From time to time light fixtures present an issue as to whether or not they are included in a transaction.
Most of the time, they are truly “fixtures”, unless they are akin to lamps, or might represent very unique and very valuable artwork.
However, let’s consider a modern tiffany light which is plugged in, but a hook attaches the actual light to the ceiling. Is this a fixture or a chattel?
In most situations, the fact that it is not hardwired into the electrical system and it is only affixed by an independent hook would suggest that it is really more like a picture or other chattel in the house.
The difficulty, is that this particular light matches the drapes, the paint colour and the rest of the décor in the living room. It’s not that expensive, but, the buyer would like to have it.
The standard form Agreement of Purchase and Sale includes two categories:
- Fixtures excluded, and
- Chattels included.
Most of the lighting in the house will be considered to be fixtures. That means that they go with the house, even without saying anything.
This particular light, seems to be a chattel, like table lamps. So, it needs to be added to the “chattels included” clause. That can actually represent something of a challenge.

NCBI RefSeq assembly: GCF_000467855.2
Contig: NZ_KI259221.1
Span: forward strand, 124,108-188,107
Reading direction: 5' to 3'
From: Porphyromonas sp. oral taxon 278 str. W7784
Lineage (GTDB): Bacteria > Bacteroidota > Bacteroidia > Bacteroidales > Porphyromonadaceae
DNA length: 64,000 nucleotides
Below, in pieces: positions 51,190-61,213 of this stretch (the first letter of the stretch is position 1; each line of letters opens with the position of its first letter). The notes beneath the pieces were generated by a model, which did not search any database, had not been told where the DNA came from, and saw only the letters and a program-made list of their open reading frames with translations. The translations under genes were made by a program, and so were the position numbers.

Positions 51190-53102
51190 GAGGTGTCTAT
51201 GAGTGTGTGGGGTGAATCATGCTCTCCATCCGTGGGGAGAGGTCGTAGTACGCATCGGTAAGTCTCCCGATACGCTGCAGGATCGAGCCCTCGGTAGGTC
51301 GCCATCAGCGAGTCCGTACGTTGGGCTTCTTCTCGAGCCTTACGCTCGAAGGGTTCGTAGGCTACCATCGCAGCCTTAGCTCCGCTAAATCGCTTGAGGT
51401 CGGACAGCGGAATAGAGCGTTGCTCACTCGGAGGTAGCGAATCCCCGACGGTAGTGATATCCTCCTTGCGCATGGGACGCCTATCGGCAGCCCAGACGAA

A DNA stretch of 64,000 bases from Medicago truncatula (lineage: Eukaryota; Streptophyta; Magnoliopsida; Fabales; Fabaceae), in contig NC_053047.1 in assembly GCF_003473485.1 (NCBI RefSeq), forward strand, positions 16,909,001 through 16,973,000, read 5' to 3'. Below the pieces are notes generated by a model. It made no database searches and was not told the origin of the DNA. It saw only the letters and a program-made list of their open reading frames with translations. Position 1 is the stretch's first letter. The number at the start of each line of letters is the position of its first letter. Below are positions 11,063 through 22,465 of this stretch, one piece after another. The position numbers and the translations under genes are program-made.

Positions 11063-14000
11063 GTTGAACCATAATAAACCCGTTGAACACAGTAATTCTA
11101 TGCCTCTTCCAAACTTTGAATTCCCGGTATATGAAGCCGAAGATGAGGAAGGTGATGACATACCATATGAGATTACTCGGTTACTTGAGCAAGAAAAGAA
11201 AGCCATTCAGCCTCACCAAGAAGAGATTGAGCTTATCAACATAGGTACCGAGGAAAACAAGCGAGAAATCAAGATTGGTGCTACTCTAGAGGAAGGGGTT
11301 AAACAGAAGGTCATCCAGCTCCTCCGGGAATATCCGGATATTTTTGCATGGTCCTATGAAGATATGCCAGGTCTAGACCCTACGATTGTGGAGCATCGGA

Usual Additional wording
The usual additional wording that is added here is:
“all existing light fixtures”
Unfortunately, that particular wording may be insufficient. This phrase referred to “fixtures” and the fixtures already go with the house. There was no need to add anything.
What we really need, if the tiffany lamp is to be included is some very general wording:
“all existing lighting which provides illumination…”.
Remember that this is in the “chattels included” section, so this lighting would be considered to be a chattel, and unless it were mentioned would not stay.
Or, something very specific:
“the tiffany light in the living room…”
Once we have something either very general directed to lights as chattels or something very specific, then, we have uncertainty.
Brian Madigan LL.B., Broker